PHOSPHORYLATED MITOGEN-ACTIVATED PROTEIN KINASE/EXTRACELLULAR SIGNAL-REGULATED KINASE 1/2 MAY NOT ALWAYS REPRESENT ITS KINASE ACTIVITY IN A RAT MODEL OF FOCAL CEREBRAL ISCHEMIA WITH OR WITHOUT ISCHEMIC PRECONDITIONING NEUROSCIENCE Takahashi, T., Steinberg, G. K., Zhao, H. 2012; 209: 155-160

Abstract

The extracellular signal-regulated kinase (ERK) 1/2 protein requires a dual phosphorylation at conserved threonine and tyrosine residues to be fully activated under normal physiological conditions. Thus, ERK1/2 kinase activity is often defined by the quantity of phosphorylated kinase. However, this may not accurately represent its true activity under certain pathological conditions. We investigated whether ERK1/2 kinase activity is proportional to its phosphorylation state in a rat focal ischemia model with and without rapid ischemic preconditioning. We showed that phosphorylated-ERK1/2 protein levels were increased 2.6±0.07-fold, and ERK1/2 kinase activity was increased 10.6±1.9-fold in animals receiving ischemic preconditioning alone without test ischemia compared with sham group (P<0.05, n=6/group), suggesting that phosphorylated-ERK1/2 protein levels represent its kinase activity under these conditions. However, preconditioning plus test ischemia robustly blocked ERK1/2 kinase activity, whereas it increased phosphorylated-ERK1/2 protein levels beyond those receiving test ischemia alone, suggesting that phosphorylated-ERK1/2 protein levels were not representative of actual kinase activity in this pathological condition. In conclusion, protein phosphorylation levels of ERK1/2 do not always correspond to kinase activity, thus, measuring the true kinase activity is essential.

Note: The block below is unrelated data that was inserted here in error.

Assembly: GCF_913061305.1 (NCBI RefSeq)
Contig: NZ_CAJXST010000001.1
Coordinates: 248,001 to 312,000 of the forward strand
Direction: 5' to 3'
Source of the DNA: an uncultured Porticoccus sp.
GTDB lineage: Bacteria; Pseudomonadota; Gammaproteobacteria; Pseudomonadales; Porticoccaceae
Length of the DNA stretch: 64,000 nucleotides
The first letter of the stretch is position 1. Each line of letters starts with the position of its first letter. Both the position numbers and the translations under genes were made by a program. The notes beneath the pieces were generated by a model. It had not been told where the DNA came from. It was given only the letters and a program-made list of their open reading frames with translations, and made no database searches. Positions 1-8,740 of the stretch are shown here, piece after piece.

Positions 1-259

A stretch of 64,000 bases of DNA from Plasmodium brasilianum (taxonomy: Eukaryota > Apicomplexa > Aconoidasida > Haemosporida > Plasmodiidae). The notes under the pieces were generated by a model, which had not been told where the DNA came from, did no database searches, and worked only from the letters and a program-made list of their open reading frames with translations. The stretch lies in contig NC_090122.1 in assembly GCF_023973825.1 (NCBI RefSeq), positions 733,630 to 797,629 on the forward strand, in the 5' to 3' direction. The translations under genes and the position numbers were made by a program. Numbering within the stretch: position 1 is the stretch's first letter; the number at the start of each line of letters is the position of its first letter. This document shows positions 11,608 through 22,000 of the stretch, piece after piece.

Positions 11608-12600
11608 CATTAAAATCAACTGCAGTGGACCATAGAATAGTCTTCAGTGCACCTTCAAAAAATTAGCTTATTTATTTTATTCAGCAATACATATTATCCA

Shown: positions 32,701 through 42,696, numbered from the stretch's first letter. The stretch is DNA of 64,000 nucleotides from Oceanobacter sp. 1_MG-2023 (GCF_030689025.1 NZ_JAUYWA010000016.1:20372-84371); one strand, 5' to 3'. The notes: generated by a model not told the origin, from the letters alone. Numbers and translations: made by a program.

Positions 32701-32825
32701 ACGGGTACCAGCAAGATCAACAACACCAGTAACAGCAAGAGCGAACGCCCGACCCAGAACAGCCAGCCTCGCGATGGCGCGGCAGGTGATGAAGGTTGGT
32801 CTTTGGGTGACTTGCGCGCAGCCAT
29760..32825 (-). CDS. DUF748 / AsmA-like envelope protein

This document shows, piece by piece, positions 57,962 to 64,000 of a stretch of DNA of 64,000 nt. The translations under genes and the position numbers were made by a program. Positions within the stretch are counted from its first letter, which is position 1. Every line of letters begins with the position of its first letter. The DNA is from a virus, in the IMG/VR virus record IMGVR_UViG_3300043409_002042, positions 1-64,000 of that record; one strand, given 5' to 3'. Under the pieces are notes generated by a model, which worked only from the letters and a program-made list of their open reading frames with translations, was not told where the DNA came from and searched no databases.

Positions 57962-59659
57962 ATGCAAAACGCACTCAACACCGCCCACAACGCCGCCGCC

View details for DOI 10.1016/j.neuroscience.2012.02.005

View details for Web of Science ID 000303306600017

View details for PubMedID 22366512

View details for PubMedCentralID PMC3322316